Change is a must
For the majority of citizens, the climate issue has become increasingly important. According to a survey conducted by the Allensbach Institute, the proportion of people living in Germany who are very concerned about climate change rose from 37 to 61 percent, and among young people under 30 years of age, the figure rose to 68 percent. The Paris Climate Agreement is intended to limit global warming to 1.5°C in order to avoid the most devastating consequences of climate change — a goal that the IPCC climate experts consider indispensable. And, asset managers and institutional investors are recognizing the need for climate protection. They need to steer their investments towards forward-looking businesses in order to achieve long-term returns. They are in turn pressing companies to report on their climate risks and manage them systematically.
The number of companies that make their business activities climate-neutral is increasing. At Daimler, for example, the aim is to achieve this at its European locations by 2022. A useful rule of thumb is that about 70 percent of a car comes from suppliers, they too will need to commit to CO2 reduction in the future. The supplier Bosch is getting ahead and wants to start producing CO2-free as early as 2020. This means switching its own production and electricity procurement to renewable energies and offsetting any remaining CO2 emissions through high-quality, effective climate protection projects. It goes without saying that Bosch is also passing on corresponding requirements in the supply chain.
Climate neutrality is the new normal
The crème de la crème is the climate-neutral value chain. And the Scienced Based Targets initiative (SBTi) is committed to this. It checks the climate targets of companies on the basis of scientific calculations and will only accept them if they are suitable for achieving the Paris climate goal. There are many vociferously proclaimed climate targets which, on balance, contribute nothing to achieving the Paris Climate Agreement. In order for SBTi to have its climate targets recognized, it is imperative that reduction potentials in the upstream and downstream value chain are identified and set as targets.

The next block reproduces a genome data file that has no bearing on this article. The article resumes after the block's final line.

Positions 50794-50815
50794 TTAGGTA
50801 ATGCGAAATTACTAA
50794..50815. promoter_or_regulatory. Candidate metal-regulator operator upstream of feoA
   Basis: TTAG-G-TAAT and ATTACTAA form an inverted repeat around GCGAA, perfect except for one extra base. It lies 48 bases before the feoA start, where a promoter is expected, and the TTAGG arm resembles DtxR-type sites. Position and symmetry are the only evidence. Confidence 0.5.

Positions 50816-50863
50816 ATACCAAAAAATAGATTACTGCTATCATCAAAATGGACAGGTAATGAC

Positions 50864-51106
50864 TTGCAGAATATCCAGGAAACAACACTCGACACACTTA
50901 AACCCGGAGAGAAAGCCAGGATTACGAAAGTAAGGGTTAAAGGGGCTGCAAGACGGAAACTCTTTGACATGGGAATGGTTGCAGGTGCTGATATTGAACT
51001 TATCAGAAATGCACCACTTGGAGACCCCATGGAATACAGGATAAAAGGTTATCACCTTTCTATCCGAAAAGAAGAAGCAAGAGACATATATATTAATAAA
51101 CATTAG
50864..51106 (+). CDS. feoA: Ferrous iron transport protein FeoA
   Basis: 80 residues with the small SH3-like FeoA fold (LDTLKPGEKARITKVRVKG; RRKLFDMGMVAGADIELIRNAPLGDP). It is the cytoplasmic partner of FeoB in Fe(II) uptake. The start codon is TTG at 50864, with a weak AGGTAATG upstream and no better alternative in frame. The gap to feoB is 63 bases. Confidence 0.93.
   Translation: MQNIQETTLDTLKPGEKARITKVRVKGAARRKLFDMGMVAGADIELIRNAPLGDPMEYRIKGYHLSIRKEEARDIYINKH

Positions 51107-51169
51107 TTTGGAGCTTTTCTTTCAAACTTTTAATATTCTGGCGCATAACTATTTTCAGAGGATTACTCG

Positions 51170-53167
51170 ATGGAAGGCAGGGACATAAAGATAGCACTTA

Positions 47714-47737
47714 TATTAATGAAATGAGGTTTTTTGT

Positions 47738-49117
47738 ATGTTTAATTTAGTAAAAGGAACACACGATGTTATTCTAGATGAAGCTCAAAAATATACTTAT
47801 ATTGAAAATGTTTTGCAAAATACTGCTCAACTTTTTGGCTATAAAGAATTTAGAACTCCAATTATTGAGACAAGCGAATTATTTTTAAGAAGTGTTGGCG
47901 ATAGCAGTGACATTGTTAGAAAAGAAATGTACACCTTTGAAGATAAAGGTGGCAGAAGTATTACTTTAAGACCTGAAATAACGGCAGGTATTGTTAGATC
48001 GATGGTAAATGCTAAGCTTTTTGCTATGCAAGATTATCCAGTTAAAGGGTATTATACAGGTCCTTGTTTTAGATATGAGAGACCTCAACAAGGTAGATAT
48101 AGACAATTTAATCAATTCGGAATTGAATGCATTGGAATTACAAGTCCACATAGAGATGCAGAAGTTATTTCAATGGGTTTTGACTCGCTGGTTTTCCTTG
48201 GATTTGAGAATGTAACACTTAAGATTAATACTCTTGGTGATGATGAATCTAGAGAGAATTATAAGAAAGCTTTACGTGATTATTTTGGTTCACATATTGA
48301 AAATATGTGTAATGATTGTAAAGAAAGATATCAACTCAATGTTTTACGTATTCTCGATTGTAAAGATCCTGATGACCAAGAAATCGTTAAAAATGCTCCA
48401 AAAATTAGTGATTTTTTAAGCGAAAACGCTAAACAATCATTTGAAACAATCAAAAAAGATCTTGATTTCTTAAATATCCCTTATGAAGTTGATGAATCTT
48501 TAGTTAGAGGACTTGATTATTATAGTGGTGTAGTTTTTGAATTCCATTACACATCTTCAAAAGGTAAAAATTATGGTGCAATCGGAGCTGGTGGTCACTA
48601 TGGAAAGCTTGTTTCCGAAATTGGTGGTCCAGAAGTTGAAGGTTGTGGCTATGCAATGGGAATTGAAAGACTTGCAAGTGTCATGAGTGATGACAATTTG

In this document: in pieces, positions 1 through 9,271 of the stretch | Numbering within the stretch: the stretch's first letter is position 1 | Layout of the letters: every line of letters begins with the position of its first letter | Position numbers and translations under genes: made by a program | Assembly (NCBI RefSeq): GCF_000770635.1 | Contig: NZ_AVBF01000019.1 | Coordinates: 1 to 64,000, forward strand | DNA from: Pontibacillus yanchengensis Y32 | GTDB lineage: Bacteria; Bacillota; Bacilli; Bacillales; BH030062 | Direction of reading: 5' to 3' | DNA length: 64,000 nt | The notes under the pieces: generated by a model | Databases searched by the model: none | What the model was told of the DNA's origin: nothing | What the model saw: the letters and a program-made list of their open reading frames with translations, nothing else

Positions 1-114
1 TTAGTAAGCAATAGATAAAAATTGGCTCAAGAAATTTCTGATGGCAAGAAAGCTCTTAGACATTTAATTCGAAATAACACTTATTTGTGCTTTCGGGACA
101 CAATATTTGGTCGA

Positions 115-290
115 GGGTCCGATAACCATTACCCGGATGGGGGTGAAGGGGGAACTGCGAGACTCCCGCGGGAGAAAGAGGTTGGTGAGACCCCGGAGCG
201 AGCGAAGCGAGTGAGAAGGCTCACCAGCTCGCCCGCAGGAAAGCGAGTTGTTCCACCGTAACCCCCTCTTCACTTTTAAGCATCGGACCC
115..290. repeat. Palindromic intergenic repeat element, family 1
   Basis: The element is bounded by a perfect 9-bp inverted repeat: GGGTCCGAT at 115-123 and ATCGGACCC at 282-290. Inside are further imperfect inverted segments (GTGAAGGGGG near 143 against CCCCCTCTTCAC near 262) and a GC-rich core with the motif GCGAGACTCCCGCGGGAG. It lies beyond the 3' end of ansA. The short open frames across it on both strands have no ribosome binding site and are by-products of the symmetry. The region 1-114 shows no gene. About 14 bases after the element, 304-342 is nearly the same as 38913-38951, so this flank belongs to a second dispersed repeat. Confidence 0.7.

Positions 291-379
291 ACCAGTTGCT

Therefore, companies should first get a rough overview of how large their total CO2 footprint is. On this basis, climate targets are then defined and relevant KPIs determined. Progress should be reported on a regular basis, taking into account climate-related frameworks such as CDP or TCFD. A strategic approach to climate is the basis for the business success of tomorrow. It helps to seize opportunities and manage climate risks that could soon resonate with the capital market.
akzente supports its clients in systematically identifying climate risks, drafting a climate strategy and defining climate targets. We support companies in operationalization and reporting, and offer appropriate approaches for broad stakeholder communication.